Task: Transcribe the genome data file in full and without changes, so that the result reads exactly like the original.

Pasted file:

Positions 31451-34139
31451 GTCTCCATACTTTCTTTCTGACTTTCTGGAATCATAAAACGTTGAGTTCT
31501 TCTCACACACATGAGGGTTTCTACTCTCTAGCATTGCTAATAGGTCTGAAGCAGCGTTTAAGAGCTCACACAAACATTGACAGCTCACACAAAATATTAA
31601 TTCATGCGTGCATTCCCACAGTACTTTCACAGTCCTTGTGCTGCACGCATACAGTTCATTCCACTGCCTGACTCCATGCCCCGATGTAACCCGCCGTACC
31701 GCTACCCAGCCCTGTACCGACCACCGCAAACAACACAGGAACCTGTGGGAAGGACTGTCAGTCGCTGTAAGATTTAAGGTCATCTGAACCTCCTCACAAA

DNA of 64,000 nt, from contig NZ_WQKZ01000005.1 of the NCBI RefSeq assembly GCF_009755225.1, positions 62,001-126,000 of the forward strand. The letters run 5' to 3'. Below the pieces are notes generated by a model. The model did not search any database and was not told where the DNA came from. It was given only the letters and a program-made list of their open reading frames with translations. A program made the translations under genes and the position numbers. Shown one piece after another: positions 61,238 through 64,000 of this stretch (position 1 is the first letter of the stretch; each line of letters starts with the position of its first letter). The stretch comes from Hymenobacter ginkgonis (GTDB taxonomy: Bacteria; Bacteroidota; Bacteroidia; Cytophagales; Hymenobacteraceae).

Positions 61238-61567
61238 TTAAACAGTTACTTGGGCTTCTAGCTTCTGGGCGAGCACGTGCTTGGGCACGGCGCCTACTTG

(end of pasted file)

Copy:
Positions 31451-34139
31451 GTCTCCATACTTTCTTTCTGACTTTCTGGAATCATAAAACGTTGAGTTCT
31501 TCTCACACACATGAGGGTTTCTACTCTCTAGCATTGCTAATAGGTCTGAAGCAGCGTTTAAGAGCTCACACAAACATTGACAGCTCACACAAAATATTAA
31601 TTCATGCGTGCATTCCCACAGTACTTTCACAGTCCTTGTGCTGCACGCATACAGTTCATTCCACTGCCTGACTCCATGCCCCGATGTAACCCGCCGTACC
31701 GCTACCCAGCCCTGTACCGACCACCGCAAACAACACAGGAACCTGTGGGAAGGACTGTCAGTCGCTGTAAGATTTAAGGTCATCTGAACCTCCTCACAAA

DNA of 64,000 nt, from contig NZ_WQKZ01000005.1 of the NCBI RefSeq assembly GCF_009755225.1, positions 62,001-126,000 of the forward strand. The letters run 5' to 3'. Below the pieces are notes generated by a model. The model did not search any database and was not told where the DNA came from. It was given only the letters and a program-made list of their open reading frames with translations. A program made the translations under genes and the position numbers. Shown one piece after another: positions 61,238 through 64,000 of this stretch (position 1 is the first letter of the stretch; each line of letters starts with the position of its first letter). The stretch comes from Hymenobacter ginkgonis (GTDB taxonomy: Bacteria; Bacteroidota; Bacteroidia; Cytophagales; Hymenobacteraceae).

Positions 61238-61567
61238 TTAAACAGTTACTTGGGCTTCTAGCTTCTGGGCGAGCACGTGCTTGGGCACGGCGCCTACTTG